Safety issues associated with using medication to treat overactive bladder

The mainstay of overactive bladder treatment is the use of anticholinergic medication with its common side effects well known. This review focused on three less well-known safety issues when treating OAB. Areas covered: Patients with increased anticholinergic load are at risk of cognitive decline, dementia or even death. The elderly are particularly at risk due to polypharmacy. Botulinum toxin carries the risk of high urinary residuals, urinary tract infection and need to self catheterise. The use of vaginal oestrogens may improve OAB symptoms, but there is concern in those with a history of breast cancer. Studies have shown that the systemic absorption is negligible and does not increase the risk of recurrence. Expert Opinion: Improvement in assessing anticholinergic load is needed with the development of a universal drug scale. To avoid increasing load, Mirabegron or botulinum toxin can be used instead. There is no consensus of the use of prophylactic antibiotics when injecting botulinum toxin and at what residual to initiate self catheterisation. Despite evidence showing that the use of vaginal oestrogens is safe in those with a history of cancer, it is not fully supported by any health body. Further work is needed in those using aromatase inhibitors.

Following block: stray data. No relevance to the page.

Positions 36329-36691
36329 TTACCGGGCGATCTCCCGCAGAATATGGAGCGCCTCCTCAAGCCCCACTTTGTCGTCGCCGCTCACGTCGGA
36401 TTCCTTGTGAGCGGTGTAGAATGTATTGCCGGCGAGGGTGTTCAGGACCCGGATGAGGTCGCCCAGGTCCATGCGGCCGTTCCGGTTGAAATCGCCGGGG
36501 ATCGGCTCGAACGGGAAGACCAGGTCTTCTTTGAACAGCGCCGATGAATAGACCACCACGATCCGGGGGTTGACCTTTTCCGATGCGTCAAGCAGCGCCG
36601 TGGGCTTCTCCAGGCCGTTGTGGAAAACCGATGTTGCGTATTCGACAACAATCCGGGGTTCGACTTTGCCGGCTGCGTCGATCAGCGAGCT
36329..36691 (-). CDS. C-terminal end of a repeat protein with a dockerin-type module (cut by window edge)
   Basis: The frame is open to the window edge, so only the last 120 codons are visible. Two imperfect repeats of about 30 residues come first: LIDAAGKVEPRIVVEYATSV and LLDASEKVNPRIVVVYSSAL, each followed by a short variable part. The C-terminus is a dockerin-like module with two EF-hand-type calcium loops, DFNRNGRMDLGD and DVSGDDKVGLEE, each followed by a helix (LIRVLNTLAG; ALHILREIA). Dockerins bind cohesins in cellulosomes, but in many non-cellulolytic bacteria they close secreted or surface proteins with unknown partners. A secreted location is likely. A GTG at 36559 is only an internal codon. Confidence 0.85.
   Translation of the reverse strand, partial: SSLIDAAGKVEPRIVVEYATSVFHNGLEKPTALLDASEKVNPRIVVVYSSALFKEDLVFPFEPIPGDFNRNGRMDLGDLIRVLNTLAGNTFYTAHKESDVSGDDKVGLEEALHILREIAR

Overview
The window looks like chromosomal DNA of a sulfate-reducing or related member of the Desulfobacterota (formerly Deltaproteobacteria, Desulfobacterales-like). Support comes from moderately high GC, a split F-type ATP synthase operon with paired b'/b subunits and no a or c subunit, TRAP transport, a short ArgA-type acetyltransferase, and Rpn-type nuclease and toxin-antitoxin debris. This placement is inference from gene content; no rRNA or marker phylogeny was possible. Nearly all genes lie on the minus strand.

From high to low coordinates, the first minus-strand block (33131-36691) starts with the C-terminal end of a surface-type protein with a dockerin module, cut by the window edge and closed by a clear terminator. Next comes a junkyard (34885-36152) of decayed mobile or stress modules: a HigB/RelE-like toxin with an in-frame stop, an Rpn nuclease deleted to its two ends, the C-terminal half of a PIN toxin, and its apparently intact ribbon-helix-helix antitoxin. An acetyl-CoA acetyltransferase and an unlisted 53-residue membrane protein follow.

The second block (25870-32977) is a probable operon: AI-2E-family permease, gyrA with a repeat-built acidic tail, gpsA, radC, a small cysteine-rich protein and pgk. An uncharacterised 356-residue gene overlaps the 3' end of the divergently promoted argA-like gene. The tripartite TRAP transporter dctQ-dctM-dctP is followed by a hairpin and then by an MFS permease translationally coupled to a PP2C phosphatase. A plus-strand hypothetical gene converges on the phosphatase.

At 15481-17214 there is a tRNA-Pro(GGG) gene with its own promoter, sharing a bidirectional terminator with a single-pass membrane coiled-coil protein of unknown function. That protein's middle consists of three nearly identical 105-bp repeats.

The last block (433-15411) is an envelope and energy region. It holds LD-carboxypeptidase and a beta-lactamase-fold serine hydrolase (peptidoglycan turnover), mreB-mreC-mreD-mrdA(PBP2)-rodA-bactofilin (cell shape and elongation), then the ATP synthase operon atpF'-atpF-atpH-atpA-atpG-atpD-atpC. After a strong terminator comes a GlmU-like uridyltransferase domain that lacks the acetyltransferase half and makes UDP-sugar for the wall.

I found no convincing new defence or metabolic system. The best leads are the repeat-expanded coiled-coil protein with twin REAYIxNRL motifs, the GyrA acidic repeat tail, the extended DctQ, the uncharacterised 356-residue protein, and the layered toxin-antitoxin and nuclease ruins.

Expert opinion on drug safety. 2017 Sep 10 [Epub]

George Araklitis, Linda Cardozo

a Department of Urogynaecology , King's College Hospital , London , UK.